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Homeshooling: You’ve Got This

I was very confident when we decided to homeschool. It wasn’t until I started sharing with my family and friends that I started to second-guess myself. Could I do this? Can you do this? With much thought, discussion, prayer, and seeking wise counsel of veteran homeschoolers I realized I could do this, not just for one year, but for as long as my husband I felt we should do it. Can you do it? Absolutely! Here are some questions that were frequently asked, I bet you have heard some of these before too. 🙂

What about socialization? If I had a dollar for every time I heard that, I think I would be a wealthy woman. (haha) In this age of Corona virus people are wanting children to keep their distance, eat lunch six feet apart, not play on the playground, etc. I don’t see socializing happening much at school. There are community programs and activities that you can take your son/ daughter to that can provide experiences to interact with others. We were involved in co-ops, PE and art classes, park programs, play dates, and all kinds of things where the boys could make friends.

Was I the best teacher for my child? I realized that I was the best simply because I knew my son better than anyone else. I knew what he liked, what he didn’t like and I could adjust things as needed for optimum learning, whether that was curricula, schedules, or interests.

How could I teach multiple children? (This question came later since my kids were three years apart.) I knew I could teach some subjects together (social studies, science, Bible, health, and safety). I figured out a schedule and system for me to teach language arts and math separately because of ability. Here is something to consider: your teacher to student ratio is better than if your child was in a traditional classroom.

Have a great week! ~Lisa~

Showing Kindness

I had a deep and to the point conversation with my almost four year old granddaughter this week. She was talking about a friend who she had loved dearly and talked about all the time, but I noticed over the past several months she hasn’t said much about her. I found out why.

“Marmie, I used to love playing with ______, but now I don’t. She is so mean to me! Why does she have to be so mean?”

“Well, she shouldn’t treat you like that. It doesn’t make you feel very good, does it? Can you ask her to stop?”

My granddaughter looked at my with a stern expression and a wagging finger and said, “I have told her, but I will tell her again. I will say, be kind!” Well said, Little One, but I reminded her to say it nicely and with a smile.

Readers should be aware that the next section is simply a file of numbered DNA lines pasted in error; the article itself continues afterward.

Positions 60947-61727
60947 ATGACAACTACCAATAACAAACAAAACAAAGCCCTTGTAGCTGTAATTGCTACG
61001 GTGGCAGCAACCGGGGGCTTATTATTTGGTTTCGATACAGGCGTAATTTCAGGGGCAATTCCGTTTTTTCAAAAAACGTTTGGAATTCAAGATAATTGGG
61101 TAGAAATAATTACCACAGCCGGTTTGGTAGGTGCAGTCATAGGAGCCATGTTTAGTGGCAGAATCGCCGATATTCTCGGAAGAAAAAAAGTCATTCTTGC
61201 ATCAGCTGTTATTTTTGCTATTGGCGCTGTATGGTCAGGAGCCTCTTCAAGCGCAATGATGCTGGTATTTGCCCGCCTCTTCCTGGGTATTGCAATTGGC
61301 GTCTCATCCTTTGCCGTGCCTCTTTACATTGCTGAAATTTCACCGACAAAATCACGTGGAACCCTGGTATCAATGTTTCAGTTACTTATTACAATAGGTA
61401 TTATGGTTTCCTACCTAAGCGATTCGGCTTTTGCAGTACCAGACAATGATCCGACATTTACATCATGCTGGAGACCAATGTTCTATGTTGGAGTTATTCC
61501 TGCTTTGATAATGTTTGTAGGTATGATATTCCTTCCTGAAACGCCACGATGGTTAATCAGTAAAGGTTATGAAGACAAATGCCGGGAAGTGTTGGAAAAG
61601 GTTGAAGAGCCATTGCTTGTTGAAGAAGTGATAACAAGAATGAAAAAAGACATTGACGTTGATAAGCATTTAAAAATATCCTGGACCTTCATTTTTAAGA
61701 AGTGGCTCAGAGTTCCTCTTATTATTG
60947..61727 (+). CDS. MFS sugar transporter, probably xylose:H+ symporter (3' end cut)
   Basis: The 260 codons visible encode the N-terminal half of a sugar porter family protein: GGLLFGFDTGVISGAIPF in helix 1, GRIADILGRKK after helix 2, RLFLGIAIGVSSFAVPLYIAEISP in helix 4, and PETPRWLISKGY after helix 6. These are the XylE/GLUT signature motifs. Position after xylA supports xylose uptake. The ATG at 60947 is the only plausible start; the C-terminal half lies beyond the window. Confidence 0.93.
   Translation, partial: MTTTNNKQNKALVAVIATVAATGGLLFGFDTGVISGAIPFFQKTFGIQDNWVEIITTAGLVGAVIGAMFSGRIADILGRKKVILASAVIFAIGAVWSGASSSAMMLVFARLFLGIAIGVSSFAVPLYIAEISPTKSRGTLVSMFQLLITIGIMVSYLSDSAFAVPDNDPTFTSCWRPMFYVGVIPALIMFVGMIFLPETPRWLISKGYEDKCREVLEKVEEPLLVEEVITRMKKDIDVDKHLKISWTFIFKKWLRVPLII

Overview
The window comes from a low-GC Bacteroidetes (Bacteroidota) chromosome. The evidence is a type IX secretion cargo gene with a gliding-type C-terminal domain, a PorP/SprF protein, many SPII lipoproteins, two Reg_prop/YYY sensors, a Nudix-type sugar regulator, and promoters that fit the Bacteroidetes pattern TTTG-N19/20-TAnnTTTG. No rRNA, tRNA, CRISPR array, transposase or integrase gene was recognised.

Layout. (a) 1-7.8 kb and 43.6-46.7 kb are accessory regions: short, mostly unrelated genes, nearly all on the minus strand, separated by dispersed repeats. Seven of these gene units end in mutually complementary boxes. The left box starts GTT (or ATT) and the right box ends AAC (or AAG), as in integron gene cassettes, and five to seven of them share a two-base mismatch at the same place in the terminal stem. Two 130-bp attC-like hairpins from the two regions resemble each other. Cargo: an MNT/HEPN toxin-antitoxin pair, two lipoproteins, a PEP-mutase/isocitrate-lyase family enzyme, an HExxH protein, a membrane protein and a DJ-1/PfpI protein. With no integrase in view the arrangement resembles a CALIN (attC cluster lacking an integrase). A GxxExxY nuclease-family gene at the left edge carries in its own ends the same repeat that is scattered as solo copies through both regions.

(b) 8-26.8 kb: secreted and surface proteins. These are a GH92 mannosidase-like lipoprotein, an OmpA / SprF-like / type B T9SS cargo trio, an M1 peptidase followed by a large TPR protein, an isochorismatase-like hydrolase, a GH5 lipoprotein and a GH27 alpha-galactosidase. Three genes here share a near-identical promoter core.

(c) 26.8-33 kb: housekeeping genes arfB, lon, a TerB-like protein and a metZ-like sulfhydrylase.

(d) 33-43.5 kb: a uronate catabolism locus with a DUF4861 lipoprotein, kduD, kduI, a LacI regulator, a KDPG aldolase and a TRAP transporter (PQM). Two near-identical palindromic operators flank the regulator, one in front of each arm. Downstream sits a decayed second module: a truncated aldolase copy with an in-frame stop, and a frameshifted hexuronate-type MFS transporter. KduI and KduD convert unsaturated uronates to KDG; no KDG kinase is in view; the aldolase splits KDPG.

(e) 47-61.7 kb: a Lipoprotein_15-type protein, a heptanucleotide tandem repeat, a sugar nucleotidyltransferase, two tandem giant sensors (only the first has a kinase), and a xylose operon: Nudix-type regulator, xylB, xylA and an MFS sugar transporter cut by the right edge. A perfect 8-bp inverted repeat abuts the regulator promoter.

I know this doesn’t directly relate to homeschooling as far as subjects, but it has everything to do with life. Which is really the most important part of educating our children. Quite a few people can teach the subject content, but we as parents (and grandparents) are the best for instructing them in character building.

Can you teach children to be kind? Yes, I think you can provide instruction and opportunity to show your children that kindness counts.

Model kindness. I can’t expect that from my children if I don’t do it myself. It might seem cheesy and self-promoting, but as you do something kind you can say, “I am being kind by _fill-in-the-blank__ because I love you and I want the best for you.” Showing kindness to strangers while going about your routine and sharing what you did with your children helps them to see you are preferring others over yourself.

Make a phone call, send a card to someone, create a “thinking of you” video. I love it when someone calls to say hello with no agenda. Who could your children reach out to that would brighten their day?

Serve someone. Kindness begins at home. Look for teachable moments for your children how to be kind to one another (and you). Kindness is being others focused- setting the table, picking up toys, saying please and thank you are just some of the ways we can teach our children to be kind. You can make a kindness chart, have a kindness competition, make Kind Coupons to be given to family members. Some examples could be: One hour of borrowing a toy; helping build a Lego model; doing a craft, etc.